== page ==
To serve, pour some hot sauce around the cake and pour some additional sauce over the top. Put the remainder in a sauceboat, and serve with the pudding as well as softly whipped cream.

                                  Several of my friends have adopted this as their holiday recipe -- to great acclaim.

                                  1. re: roxlet

                                    Holy cow, I'm always always looking for a good recipe. I think you posted this for me once before, and then things got crazy and I wasn't able to make it, but I *will* make it this time. One of my favorite things about being in the UK is having this for dessert. I love it. Thank you so much.

                                    1. re: LulusMom

                                      Oh, make it! You won't be sorry!

                                    2. re: roxlet

                                      Thank you so much roxlet. I bet there's a nice story behind how you got the recipe too. I've never been to Ireland, but just your description that it's from "a country house in Ireland" brings wonderful daydreams. I can't wait to try the recipe. Again, thank you for sharing it.

                        3. Chocolate Chunk Oatmeal Coconut Cookies, p 681

                          They were really, really good! A little too sweet though so I would cut back on the sugar next time. Maybe by omitting the granulated sugar. The only changes I made to the recipe were; used parchment instead of greased cookie sheets, made smaller cookies w an ice cream scoop which yielded a larger number of regularly sized cookies. (4 doz vs 2 dozen) and baked for ~15 minutes @ a bit lower temp of 360. Will definately make again.


                          1. Chocolate Babka, p 675


                            This was a hit! The dough was very easy indeed, although I should have added a bit more flour. (It's hard to tell where "very soft and sticky" ends, and "TOO" soft and sticky begins.) That stickiness made the babka very light, although more difficult to roll and shape. Next time I might chill the dough before rolling.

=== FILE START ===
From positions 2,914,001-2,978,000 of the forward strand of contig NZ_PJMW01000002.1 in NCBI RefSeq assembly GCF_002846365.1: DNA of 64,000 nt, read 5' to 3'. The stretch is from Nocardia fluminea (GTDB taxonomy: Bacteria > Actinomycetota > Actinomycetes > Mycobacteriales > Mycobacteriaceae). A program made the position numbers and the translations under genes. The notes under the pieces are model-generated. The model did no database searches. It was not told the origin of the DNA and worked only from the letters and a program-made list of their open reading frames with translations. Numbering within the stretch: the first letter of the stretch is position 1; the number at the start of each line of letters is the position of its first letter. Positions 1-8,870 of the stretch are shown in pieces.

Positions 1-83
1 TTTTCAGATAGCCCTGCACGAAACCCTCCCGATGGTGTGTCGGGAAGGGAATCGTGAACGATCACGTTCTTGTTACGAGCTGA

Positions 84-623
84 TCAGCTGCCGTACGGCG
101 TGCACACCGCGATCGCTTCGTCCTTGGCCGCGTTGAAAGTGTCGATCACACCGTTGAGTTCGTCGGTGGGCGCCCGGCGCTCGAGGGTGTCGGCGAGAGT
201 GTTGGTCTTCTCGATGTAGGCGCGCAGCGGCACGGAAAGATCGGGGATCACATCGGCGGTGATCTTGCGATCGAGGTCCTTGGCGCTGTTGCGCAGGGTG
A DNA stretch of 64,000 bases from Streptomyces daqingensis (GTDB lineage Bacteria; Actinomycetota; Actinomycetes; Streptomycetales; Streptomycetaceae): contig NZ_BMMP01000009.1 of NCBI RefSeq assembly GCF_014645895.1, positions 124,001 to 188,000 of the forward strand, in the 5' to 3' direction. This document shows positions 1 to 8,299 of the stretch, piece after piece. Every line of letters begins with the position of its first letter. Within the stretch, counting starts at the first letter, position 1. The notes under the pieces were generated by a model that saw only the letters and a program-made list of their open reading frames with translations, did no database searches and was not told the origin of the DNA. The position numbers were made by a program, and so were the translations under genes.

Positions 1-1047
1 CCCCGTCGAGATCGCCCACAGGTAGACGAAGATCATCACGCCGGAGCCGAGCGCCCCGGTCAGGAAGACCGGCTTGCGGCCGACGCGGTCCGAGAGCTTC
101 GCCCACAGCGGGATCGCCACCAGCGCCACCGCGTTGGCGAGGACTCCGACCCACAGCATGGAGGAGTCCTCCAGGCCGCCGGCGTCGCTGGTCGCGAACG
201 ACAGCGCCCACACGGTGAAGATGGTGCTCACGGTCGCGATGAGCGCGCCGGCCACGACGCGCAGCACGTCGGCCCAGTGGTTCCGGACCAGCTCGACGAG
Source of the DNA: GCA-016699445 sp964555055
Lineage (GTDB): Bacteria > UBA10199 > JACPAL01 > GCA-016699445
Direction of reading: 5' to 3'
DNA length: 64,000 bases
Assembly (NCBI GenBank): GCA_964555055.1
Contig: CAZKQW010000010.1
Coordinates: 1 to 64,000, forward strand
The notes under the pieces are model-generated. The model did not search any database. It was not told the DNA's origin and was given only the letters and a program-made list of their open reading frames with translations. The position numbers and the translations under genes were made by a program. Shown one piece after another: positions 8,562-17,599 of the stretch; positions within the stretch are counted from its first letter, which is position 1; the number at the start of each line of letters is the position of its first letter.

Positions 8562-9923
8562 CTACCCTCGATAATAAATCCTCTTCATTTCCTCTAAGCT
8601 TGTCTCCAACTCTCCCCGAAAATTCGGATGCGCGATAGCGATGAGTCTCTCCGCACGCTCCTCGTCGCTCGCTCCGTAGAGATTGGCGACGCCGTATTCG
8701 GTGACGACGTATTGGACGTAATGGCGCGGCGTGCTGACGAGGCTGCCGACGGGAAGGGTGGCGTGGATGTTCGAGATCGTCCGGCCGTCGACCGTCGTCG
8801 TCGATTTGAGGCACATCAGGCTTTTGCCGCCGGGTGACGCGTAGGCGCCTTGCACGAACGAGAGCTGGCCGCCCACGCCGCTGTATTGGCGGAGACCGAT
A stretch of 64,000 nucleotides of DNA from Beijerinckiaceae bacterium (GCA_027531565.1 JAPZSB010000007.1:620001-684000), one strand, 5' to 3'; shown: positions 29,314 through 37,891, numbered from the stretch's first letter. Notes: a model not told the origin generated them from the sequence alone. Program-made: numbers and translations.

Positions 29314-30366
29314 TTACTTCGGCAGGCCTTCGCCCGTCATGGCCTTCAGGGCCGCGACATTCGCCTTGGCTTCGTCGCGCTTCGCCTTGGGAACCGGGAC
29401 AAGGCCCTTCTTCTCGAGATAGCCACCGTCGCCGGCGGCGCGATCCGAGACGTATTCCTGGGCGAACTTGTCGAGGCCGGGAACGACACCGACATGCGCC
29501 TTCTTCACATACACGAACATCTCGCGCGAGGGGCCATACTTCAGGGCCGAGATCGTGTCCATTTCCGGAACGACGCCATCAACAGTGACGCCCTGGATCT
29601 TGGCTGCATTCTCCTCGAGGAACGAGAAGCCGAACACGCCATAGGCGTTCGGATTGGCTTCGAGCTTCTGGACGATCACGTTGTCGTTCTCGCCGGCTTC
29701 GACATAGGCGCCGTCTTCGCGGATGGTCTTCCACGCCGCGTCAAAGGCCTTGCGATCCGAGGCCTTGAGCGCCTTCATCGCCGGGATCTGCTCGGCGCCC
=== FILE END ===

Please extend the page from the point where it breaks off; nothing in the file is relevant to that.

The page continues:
Procedure: make a rich brioche-style yeast dough in the mixer, let rise, roll out, spread with lots of butter, sprinkle with chopped dark chocolate, sprinkle with sugar, roll up, twist, place in bread pans, rise, bake.

                            I made one-half recipe, and I'm sorry now that I didn't make two loaves. It wasn't a tall, beautiful loaf, but it was a welcome breakfast treat.

                            6 Replies
                            1. re: Channa

                              That looks delicious, much better than the lesser babka, cinammon, LOL


                              1. re: yamalam

                                "I beg your pardon? Cinnamon takes a back seat to no babka. People
                                love cinnamon. It should be on tables in restaurants along with salt and
                                pepper. Anytime anyone says, 'Oh, this is so good. What's in it?' The
                                answer invariably comes back, Cinnamon. Cinnamon. Again and again.
                                Lesser babka - I think not."

                                Heh, heh, I vote for chocolate!

                                1. re: Channa

                                  Channa, I think yamalam was making reference to a Seinfeld episode in which Elaine dubbed cinnamon babka "the lesser babka."

                                  1. re: amyzan

                                    And what Channa quoted above is Jerry's reply to Elaine's comment that cinnamon is "the lesser babka."

                                    1. re: JoanN

                                      Oh, hilarious! I totally missed that, Joan!

                              2. re: Channa

                                Áh, memories of Seinfeld.